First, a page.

“Columbus, Ohio” by Bruce Rice

October 2, 2017

All I want to do is have my first decent breakfast in days and get centered. I’ve been criss-crossing the state’s highways all week. I’m here to write about two thousand-year-old Native American earthworks along tributaries of the Ohio River. Travel is the easy part. There are so many ways this could go wrong. I’m glad to be back in Columbus walking the downtown grid on a sunny Monday morning. It feels good to feel anonymous and ordinary. I take a window table of the Brioso Café with my copy of the Columbus Dispatch. There is something about a shooting on the front page, but it’s not the first thing I want to read.

I finish my coffee and huevos then head to the Columbus Metropolitan Library. There must be 100 people working on laptops or cell phones—seniors, young people looking up jobs or apartments, and grad students getting ready for seminars. Some are here for the free WI-FI. I like the click and hum of it. I settle in facing the floor-to-ceiling widow filled by a park and the white, 21-story office tower next door. There have been flags everywhere in the small towns I have driven though and even some yellow ribbons. But the flag on top of the insurance building next door is lowered to half-mast, it droops against the pole. At first I think a soldier from here has died in Iraq. Yesterday was October 1. It takes me the rest of the day to find out that while I was making my way home last night, getting a meal in my room, and pouring a drink before bed, a gunman was firing eleven hundred rounds into a crowd at the Route 91 Harvest Music Festival in Las Vegas. No one I’ve met today has said anything about it. It’s hard to decode the silence.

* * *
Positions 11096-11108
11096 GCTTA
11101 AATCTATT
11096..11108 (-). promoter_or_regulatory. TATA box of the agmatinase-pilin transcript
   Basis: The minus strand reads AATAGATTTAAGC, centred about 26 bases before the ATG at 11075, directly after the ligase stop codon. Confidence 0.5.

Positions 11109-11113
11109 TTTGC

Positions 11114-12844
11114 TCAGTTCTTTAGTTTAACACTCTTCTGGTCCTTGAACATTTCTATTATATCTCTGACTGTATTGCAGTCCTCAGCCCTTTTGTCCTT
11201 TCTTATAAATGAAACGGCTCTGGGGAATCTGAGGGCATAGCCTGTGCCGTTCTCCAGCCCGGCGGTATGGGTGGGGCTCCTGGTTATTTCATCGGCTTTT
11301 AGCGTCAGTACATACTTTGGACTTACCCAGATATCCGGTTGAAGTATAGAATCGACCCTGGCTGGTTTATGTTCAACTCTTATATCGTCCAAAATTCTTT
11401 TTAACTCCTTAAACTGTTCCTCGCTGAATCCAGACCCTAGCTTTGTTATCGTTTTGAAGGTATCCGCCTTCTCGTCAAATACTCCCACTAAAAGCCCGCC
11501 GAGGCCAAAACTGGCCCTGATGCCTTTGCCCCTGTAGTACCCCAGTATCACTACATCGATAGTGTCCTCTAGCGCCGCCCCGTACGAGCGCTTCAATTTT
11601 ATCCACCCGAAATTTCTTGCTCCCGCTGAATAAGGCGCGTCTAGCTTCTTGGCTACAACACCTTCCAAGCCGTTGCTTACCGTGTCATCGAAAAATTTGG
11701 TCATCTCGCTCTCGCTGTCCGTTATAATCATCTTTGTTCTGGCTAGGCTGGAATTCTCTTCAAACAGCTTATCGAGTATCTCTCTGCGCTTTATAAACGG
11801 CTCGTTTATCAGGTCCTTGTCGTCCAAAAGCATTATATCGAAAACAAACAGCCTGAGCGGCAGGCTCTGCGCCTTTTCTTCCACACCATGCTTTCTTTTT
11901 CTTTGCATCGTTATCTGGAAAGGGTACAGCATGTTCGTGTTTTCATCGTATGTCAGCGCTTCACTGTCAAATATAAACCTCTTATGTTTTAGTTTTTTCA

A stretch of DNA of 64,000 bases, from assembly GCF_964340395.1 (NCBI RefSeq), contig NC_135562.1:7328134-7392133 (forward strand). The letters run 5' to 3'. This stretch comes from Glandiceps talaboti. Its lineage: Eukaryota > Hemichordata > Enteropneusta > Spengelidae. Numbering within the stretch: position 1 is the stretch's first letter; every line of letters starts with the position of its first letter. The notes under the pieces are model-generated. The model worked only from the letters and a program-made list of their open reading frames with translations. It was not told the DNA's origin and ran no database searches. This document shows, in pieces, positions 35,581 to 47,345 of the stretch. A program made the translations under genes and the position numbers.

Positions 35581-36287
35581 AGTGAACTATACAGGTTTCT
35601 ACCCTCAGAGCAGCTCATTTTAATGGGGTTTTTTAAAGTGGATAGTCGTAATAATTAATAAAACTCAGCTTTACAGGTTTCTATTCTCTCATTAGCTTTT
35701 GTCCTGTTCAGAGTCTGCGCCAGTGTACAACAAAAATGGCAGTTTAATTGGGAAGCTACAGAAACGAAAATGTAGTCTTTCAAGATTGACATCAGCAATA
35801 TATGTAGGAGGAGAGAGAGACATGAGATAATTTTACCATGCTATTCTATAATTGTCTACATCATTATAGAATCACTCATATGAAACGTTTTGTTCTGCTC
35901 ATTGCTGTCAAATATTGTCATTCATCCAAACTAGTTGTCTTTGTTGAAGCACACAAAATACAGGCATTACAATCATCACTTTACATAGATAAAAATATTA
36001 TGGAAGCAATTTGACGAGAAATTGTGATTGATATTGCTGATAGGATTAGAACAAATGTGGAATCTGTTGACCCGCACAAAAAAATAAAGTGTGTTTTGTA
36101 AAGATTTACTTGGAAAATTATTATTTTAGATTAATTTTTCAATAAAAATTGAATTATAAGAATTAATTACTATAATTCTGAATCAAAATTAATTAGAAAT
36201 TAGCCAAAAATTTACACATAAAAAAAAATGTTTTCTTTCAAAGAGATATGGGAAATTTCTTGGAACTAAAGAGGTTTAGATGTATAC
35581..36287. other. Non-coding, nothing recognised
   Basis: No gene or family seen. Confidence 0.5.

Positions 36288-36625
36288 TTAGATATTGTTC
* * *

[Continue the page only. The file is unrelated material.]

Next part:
Guns in so many houses. Over
the Motorists Insurance Building, the first
flag I’ve seen today, half-mast
and failing. Me with no TV
thinking Iraq.

I skipped the Dispatch’s
front page, Shooter in Vegas. Didn’t
like that so I turned to Page 3.
Two death penalties, a notice
of appeals, retrial denied.
Why ask a killer who wants
to live after all, or the aproned
young man stirring my latte in
the Library café as light
floods the books: what’s left
when the coverage teaches
the next person how, that useful
narrative of valorized grievance?

It’s simply the math.
Murder, the new norm.

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